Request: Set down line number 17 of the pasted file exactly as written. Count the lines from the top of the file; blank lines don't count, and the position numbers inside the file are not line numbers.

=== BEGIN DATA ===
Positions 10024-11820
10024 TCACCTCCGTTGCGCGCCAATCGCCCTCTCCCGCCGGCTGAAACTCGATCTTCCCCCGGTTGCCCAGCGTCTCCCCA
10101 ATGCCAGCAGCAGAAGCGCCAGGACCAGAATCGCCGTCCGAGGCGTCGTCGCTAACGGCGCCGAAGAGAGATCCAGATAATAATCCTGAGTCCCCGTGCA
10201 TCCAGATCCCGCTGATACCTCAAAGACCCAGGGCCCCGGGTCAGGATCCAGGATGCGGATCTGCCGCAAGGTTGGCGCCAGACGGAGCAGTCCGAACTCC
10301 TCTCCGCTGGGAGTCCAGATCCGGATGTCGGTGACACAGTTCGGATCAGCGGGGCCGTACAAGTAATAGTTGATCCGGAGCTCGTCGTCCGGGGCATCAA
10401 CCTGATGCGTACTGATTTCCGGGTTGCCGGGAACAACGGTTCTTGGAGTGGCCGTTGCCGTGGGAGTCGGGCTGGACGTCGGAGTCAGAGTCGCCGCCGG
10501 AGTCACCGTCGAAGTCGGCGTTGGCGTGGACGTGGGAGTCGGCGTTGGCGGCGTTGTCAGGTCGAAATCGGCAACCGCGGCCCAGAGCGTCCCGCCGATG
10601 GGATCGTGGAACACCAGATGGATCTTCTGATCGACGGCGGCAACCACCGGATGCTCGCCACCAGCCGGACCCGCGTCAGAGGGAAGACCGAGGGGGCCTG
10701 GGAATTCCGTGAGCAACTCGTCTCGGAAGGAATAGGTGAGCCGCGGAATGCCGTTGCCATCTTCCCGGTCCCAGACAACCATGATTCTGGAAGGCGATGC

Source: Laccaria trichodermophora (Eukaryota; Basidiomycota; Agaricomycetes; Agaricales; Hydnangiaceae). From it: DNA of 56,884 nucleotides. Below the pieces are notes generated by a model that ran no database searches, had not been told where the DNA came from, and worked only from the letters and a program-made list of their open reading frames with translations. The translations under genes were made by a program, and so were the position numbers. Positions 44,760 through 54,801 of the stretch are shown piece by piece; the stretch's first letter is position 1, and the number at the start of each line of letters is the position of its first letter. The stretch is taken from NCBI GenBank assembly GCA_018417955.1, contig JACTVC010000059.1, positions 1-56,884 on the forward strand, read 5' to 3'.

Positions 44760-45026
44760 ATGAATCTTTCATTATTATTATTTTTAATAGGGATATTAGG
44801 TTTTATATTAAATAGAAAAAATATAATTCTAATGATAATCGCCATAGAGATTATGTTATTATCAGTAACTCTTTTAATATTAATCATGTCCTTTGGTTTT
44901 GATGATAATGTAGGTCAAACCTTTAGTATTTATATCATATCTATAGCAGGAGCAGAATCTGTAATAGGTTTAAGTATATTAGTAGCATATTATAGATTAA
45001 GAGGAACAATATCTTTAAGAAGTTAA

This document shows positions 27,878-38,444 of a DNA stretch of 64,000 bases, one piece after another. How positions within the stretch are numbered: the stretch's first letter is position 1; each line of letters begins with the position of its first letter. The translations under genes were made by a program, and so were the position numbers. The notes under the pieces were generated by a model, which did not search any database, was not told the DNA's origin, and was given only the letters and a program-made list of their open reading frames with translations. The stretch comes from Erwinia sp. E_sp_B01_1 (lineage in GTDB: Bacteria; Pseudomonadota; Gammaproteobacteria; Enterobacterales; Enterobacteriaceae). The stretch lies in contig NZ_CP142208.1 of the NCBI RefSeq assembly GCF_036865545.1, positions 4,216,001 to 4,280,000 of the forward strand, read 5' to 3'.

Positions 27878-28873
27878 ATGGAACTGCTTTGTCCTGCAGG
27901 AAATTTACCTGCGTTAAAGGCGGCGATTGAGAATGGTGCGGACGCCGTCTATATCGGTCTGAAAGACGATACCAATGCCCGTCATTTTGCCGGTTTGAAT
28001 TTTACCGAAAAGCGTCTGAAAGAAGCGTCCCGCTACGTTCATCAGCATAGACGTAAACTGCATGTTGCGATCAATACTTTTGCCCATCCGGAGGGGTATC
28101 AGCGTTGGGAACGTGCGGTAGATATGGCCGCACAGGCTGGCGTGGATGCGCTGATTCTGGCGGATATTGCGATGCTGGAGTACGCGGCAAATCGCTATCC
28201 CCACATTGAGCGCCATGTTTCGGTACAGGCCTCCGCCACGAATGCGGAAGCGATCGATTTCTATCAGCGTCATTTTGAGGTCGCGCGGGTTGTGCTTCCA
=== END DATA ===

Positions 27878-28873